Srivastava et al.  implanted tricalcium phosphatepolyvinyl alcohol-filled CF-reinforced polyester composites into the bone marrow of rabbits. These composites showed a combination of advantageous properties including improved tensile strength, compressive strength, bending strength, and biocompatibility compared to CF-reinforced polyester composites. In addition, CFs showed high modulus and strength for implanted materials without causing any adverse effects. Thus, these materials may prove to be useful for novel applications in the biomedical field.
Yudin et al.  studied the carbonization behavior of polyimide resins reinforced with CFs. Their results showed that the polyimide resins based on acetyl derivatives of aromatic diamines exhibit low weight loss during carbonization, which makes them promising candidates for use in carbon–carbon composites. The low weight loss exhibited by CF-reinforced polyimide composites was due to strong fiber–matrix interactions, which could result from the cross-linking between the fiber surface and the matrix.
Mascia et al.  investigated the structure-property relationships of CF composites based on polyimide/silica ceramers. CF composites produced from ceramer solutions (CF/ceramers) were found to exhibit lower thermal expansion and a greater retention of flexural and interlaminar shear properties at elevated temperatures compared to polyimide-matrix composites (CF/polyimide). CF/ceramer composites were also found to exhibit better thermal oxidative stability at 350℃ compared to the corresponding CF/polyimide composites, although the ceramers with higher silica content developed a substantial amount of porosity.
Liu et al.  studied the effect of bond coat on the shear adhesion strength of erosion and thermal resistant coatings on CF-reinforced polyimides. Their results indicated that the substrate was thermally damaged when Ni3Al or copper was deposited as a bond coat, and the bond coat was delaminated from the substrate. Arc-sprayed and plasma-sprayed aluminum and zinc could be used as bond coat materials. In the case of zinc as a bond coat material, the deposition method had little influence on the shear adhesion strength.
Xie et al.  improved the adhesion between CFs and polyimides with atmospheric pressure plasma treatment. Their results showed that the oxygen concentration significantly increased after plasma treatment and the oxygen-containing functional groups reached their maximum levels after a treatment time of 32 s. The interfacial shear strength was improved by 21% after plasma treatment for 32 s.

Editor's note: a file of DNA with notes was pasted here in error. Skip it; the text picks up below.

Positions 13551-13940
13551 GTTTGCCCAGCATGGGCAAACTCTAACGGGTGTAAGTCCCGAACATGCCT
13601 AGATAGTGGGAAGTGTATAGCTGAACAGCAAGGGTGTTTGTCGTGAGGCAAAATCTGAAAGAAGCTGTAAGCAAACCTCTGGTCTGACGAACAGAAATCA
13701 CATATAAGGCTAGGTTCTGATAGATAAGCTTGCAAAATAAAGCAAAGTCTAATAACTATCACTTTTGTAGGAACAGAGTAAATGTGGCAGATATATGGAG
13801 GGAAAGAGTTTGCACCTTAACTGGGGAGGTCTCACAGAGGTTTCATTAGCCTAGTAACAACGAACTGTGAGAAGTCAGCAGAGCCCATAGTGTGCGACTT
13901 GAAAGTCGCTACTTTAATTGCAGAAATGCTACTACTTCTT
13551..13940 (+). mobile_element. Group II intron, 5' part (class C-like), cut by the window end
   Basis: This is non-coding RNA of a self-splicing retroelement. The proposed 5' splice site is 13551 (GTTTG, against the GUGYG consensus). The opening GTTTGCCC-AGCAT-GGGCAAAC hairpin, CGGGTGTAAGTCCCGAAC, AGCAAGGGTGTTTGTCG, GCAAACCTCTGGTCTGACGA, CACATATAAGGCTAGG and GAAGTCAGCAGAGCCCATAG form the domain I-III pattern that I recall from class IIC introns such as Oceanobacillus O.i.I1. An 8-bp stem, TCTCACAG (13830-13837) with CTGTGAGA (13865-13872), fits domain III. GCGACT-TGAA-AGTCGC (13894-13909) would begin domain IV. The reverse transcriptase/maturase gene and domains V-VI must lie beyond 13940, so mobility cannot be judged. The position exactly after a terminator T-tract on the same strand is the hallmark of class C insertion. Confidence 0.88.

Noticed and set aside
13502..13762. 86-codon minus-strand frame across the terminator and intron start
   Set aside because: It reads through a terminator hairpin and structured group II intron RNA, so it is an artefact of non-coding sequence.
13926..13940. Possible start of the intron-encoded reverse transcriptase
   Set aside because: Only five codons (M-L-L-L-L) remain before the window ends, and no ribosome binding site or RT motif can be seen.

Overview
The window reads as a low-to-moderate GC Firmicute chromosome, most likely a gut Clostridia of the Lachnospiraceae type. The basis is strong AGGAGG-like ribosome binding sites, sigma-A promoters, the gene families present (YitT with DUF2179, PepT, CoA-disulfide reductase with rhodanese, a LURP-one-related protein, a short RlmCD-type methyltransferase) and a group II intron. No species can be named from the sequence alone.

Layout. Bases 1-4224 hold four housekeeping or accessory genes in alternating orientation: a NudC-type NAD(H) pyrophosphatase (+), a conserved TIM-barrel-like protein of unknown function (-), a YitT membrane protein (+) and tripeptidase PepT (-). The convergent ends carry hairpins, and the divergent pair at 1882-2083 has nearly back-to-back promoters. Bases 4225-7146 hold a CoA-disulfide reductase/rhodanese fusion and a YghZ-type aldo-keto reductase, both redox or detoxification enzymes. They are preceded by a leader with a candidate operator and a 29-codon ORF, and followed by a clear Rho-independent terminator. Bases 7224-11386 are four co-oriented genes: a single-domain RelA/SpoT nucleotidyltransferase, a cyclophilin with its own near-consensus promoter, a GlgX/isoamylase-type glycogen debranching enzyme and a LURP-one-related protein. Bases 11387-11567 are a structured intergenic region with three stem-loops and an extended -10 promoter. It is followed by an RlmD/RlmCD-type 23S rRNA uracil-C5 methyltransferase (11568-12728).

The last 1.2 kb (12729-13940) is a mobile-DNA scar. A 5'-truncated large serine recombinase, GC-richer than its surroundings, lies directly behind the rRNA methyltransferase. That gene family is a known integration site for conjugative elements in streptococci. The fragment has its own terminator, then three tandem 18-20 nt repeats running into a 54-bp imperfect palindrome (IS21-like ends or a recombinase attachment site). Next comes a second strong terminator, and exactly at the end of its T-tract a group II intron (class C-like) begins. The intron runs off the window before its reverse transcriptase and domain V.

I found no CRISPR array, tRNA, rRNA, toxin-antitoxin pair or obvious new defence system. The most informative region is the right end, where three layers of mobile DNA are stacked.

Naganuma et al.  investigated the effect of a compliant polyimide nanocoating on the tensile strength of polyacrylonitrile-based CFs. Their results clearly demonstrated that the compliant polyimide nanocoating was effective in improving the tensile strength and Weibull modulus of CFs.
Xu et al.  studied the electrical and mechanical properties of vapor-grown CF/vinyl ester composites. Their results showed that the percolation behavior occurred along with a sharp drop in resistivity at a CF content of 2-3 wt%. Composites made from HNO3-oxidized CFs were insulators even at a CF content of 15 wt%. Incorporating CFs had little influence on the flexural moduli. In addition, it caused a decrease in the flexural strength and increase in the storage moduli.
Kumar et al.  investigated the thermo-mechanical properties and erosion performance of short CF-reinforced vinyl ester composites. Composites with 30 wt% CFs exhibited superior thermo-mechanical response along with high energy dissipation/damping ability, in addition to a constant storage modulus without any substantial decay until 60℃. A correlation was observed between the inverse of loss-modulus and erosion rate, which conceptually establishes a possible mechanistic equivalence between erosion and dynamic mechanical loading modes. Kumar et al.  also studied the erosion of fiber-reinforced hybrid composites consisting of vinyl ester resin and different weight fractions of short E-glass/CF. The storage moduli of the composites steadily increased up to 3927 MPa, corresponding to 40 wt% of fibers, which may be due to the maximum stress-transfer between the fibers and matrix. The Cole-Cole plots of the hybrid composites showed an imperfect semicircle, indicating the heterogeneity of the system and good interfacial adhesion between different hybrid configurations.
Verghese et al.  investigated the mechanical and viscoelastic properties of unidirectional CF/vinyl ester composites. The temperature sensitivity of the horizontal logarithmic shift factors (cooperativity) was found to vary with the sizing used to pretreat the CFs. The observed variations in the experimental trends of cooperativity as a function of fiber sizing for the composites were found to deviate significantly from theoretical predictions.
Wonderly et al.  compared the mechanical properties of glass fiber and CF-reinforced vinyl ester composites. The CF laminates proved to be mechanically superior under loading conditions, where the strength is mainly fiber-dominated (i.e., under tensile loading and indentation). The ratio of the CF laminate strength to the glass fiber laminate strength for laminates of equal thickness was similar to the ratio of the CF tensile strength to the glass fiber tensile strength. In the case of CF specimens, the failure was more localized and the strength values exhibited more scatter compared to the glass fiber specimens.
In this paper, we have reviewed the various surface treatment methods for CFs. Those surface treatment procedures mainly introduce chemical functional groups onto the fiber surfaces, thereby increasing the attraction between the fiber and polymer matrix. Sample preparation methods for CF-reinforced thermosetting composites are important for achieving uniform dispersion of CFs in the matrix and for increasing the interfacial adhesion between the CFs and the matrix. Furthermore, we have discussed the preparation methods for various types of composites in detail and have also reviewed the mechanical and electrical properties of the composites. Recent studies have focused on the preparation and characterization of CF/CNT/thermosetting ternary composites, in order to significantly improve the comprehensive performance of the resulting composites.